Nothing remotely close to the birth experience I wanted. And I, too, get “but you have a healthy baby now – you’ll soon forget the bad experience.” No I won’t!


  3. Oh, Jill, my heart aches for your experience. You won’t forget this experience and nothing makes it OK, but it will eventually hurt less. I urge you to find a supportive mom’s group as soon as you feel able to go out and about with your little one where you can feel comfortable talking about your sadness. I know for me, talking about it with a few supporting people early on was healing and writing this essay now has created a huge shift in how I carry this story.

    Be so gentle with yourself during this tender time. And please please find a new doctor!


  4. I mourn for my first delivery too. I was induced, I now feel too early, and it lead to intervention after intervention. I pushed through almost all of it, including 4.5 hours pushing, but he was turned and it turned into an emergency c section under anesthesia. I’m now 31 weeks and I’m so nervous to not have a VBAC. I want to so much to not have any medical interventions. I don’t care if it’s long or painful, but I just want to have my second son naturally.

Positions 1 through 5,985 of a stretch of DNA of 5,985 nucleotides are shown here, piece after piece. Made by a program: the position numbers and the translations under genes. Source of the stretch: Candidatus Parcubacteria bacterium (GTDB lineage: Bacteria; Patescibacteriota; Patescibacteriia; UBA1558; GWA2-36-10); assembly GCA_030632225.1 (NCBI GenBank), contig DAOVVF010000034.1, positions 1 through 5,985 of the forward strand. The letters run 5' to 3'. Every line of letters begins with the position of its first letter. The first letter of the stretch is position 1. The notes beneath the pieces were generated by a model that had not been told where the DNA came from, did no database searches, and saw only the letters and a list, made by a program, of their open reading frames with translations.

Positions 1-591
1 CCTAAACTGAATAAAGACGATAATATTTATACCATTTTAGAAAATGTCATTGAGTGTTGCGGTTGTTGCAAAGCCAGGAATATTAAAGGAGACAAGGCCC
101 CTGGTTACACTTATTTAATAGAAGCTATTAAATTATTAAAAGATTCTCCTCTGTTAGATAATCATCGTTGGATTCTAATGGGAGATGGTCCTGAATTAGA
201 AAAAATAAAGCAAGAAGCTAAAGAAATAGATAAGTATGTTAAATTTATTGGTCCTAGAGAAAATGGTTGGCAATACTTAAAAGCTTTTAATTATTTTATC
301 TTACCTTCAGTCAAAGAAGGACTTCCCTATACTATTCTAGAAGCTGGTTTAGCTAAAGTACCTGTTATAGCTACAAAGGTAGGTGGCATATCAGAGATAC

5. I am in the same boat. It was kinda like you ready mind. We were planing a home birth and ended up with a hospital cesarean. Everyone said be thankful for the healthy baby, which of course I was, but it was hard for me because I felt that I didn’t get to complete the full cycle. We are trying for another baby now, two years later. I know I will have to work through a lot of feelings around birth, labor, hospitals,etc. thanks for understanding!


  6. thank you so much for this post – i bawled like a baby, having 2 birth stories/post birth situations i wish with all my heart had gone differently. i didnt realize until i read this, how much i’ve been shoving my pain to the side, pretending it isnt there because they’re both fine and healthy now. thank you for helping me acknowledge that it’s ok to feel this way!


  7. I’m so sorry your birth didn’t go to plan. I understand how that feels as I am a survivor of two transfers before my first homebirth. Here is my story but this version is slightly incomplete because I now have another homebirth in my tally.